Memo to the Wall Street Journal's Blog: When "After" Means Days, Not 22 Years.

Taking the concept of literalness, to ridiculous lengths, here's another oddity from the Wall Street Journal's James Taranto:

Even Including That, the Story Was Accurate
Here’s an odd correction from the Los Angeles Times:

"An article in Sunday’s Section A about Sen. Edward M. Kennedy’s role in Congress’ healthcare debate said that Sen. Orrin G. Hatch (R-Utah) had urged his friend to stop drinking after the Massachusetts Democrat’s 1969 car accident at happaquiddick. Hatch gave the advice in 1991, after Kennedy spent an evening at a Florida bar with his nephew William Kennedy Smith, who subsequently was charged with rape and later acquitted."

Why the correction? We’re pretty sure 1991 was after 1969

Are we missing the satire here? Surely Taranto can not claim to mean that when the statement "I urged him to stop drinking after the [fill in very specific event]" somehow does not mean within an appropriate vicinity of time, but "technically" any time after, including decades after.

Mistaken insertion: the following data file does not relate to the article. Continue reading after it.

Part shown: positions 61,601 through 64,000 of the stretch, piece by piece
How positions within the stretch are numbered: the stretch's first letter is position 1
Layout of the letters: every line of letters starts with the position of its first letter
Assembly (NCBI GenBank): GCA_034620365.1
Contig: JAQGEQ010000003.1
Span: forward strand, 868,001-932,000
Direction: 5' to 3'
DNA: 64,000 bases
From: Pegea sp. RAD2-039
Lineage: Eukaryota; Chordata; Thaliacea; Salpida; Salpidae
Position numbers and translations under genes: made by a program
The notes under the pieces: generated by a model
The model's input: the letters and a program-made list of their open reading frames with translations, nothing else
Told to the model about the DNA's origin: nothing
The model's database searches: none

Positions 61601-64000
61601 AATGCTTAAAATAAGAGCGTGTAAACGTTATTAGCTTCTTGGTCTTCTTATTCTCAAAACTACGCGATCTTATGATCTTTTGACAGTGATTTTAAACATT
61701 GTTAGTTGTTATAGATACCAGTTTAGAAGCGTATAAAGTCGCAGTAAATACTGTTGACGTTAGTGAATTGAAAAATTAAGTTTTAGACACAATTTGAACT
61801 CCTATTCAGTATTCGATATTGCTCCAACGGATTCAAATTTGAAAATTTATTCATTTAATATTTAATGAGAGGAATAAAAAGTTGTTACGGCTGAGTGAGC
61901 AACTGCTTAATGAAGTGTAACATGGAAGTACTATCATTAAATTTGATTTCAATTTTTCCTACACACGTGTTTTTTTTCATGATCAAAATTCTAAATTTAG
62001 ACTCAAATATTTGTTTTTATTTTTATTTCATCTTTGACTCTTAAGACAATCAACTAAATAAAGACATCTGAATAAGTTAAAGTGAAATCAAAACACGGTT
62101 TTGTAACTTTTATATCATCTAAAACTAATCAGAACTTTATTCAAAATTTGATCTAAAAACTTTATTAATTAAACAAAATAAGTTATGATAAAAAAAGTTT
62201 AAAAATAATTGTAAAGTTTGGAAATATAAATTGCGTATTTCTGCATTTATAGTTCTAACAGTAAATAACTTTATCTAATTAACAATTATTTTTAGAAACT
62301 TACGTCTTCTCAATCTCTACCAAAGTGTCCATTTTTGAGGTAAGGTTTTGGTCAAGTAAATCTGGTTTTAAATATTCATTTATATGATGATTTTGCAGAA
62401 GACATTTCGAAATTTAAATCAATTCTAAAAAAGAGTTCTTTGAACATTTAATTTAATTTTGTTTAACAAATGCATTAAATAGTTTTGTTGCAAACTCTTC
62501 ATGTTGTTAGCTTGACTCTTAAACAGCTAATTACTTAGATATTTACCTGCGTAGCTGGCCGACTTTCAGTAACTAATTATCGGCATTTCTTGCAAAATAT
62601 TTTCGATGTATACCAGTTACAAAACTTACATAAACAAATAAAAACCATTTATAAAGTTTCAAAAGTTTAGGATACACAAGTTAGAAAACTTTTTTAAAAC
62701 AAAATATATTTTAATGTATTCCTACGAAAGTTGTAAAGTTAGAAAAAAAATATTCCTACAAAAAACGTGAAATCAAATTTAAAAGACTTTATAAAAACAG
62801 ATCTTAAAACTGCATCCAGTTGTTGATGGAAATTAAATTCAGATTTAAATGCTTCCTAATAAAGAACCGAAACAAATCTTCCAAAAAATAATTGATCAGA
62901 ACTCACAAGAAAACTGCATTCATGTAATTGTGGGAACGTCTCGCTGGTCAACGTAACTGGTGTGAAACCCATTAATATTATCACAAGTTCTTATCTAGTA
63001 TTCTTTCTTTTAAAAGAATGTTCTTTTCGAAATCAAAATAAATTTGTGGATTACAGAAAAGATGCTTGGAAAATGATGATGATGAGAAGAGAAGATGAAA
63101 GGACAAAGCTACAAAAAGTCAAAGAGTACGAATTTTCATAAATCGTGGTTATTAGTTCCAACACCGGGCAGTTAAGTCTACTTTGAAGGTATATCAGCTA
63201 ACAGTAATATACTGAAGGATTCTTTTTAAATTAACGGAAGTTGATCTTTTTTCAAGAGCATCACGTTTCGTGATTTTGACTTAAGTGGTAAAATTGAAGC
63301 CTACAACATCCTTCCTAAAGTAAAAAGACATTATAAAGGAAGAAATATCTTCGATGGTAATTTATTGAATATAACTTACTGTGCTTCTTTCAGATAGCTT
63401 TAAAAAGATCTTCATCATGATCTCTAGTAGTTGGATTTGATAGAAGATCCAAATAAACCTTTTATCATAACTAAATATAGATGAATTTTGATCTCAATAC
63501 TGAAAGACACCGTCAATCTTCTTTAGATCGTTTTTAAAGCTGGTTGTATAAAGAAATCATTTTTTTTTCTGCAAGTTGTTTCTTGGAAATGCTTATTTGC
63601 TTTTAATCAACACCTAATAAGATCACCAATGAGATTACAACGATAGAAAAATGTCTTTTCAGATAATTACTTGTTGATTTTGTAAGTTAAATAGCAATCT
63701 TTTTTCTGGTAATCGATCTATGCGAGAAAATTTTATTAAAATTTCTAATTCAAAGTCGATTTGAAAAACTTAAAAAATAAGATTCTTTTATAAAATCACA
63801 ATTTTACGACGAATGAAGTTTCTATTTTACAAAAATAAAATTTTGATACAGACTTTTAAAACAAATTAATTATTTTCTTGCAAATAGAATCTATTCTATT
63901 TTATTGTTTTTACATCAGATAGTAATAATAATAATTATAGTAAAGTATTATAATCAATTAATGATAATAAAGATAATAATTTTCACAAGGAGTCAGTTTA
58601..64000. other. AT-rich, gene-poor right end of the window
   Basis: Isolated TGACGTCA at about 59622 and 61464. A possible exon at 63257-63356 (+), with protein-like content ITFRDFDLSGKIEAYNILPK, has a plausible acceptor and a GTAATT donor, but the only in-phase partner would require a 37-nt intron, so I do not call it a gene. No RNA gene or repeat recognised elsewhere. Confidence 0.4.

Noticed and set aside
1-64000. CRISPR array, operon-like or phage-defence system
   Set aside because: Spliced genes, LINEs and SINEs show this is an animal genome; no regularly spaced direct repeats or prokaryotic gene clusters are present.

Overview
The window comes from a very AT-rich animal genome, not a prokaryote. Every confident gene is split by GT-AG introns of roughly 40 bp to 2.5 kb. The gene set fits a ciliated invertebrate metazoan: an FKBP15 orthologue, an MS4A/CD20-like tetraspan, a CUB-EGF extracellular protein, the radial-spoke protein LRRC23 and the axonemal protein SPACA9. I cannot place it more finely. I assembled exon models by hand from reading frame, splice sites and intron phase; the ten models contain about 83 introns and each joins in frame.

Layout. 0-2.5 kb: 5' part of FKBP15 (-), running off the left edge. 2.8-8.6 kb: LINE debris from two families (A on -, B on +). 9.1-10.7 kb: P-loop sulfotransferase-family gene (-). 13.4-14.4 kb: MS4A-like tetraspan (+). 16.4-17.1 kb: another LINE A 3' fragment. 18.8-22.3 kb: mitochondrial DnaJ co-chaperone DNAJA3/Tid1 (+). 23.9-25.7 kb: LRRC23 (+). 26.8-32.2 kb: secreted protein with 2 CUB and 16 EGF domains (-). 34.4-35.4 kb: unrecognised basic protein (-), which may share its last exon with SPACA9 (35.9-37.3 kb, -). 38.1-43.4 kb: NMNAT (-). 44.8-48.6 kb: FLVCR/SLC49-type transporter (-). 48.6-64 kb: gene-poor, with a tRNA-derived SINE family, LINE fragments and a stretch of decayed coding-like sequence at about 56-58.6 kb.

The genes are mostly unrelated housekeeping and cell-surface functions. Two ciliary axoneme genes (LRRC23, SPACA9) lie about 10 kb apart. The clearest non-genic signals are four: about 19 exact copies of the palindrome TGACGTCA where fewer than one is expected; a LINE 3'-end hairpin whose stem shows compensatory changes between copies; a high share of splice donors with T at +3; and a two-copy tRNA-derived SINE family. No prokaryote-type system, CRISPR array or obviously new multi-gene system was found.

That would be like, to someone who said "We were over Taranto's house drinking Yuengling when he showed us this kind of crazy column he wrote," saying "so you were in a helicopter over his house drinking?" and meaning it. On second thought, it would be worse.

Here's another example, and one we hope someone can share with Mr. Taranto:

Q: "Why did you never correct your brother's tendency to turn his head away before connecting with the ball?

A: "I did, after the Kingsdale game, junior season."

Only the person did it, 22 years after, the Kingsdale game, junior season.

Of course a correction was necessary by the LA Times: The article unequivocally implied that Hatch had urged Kennedy to stop drinking in a reasonable vicinity of time "after" the 1969 accident, not 22 years later -- and no one reading the article would have thought otherwise. Taranto's logic here, or (to us) incomprehensible satire, is somewhat hard to fathom.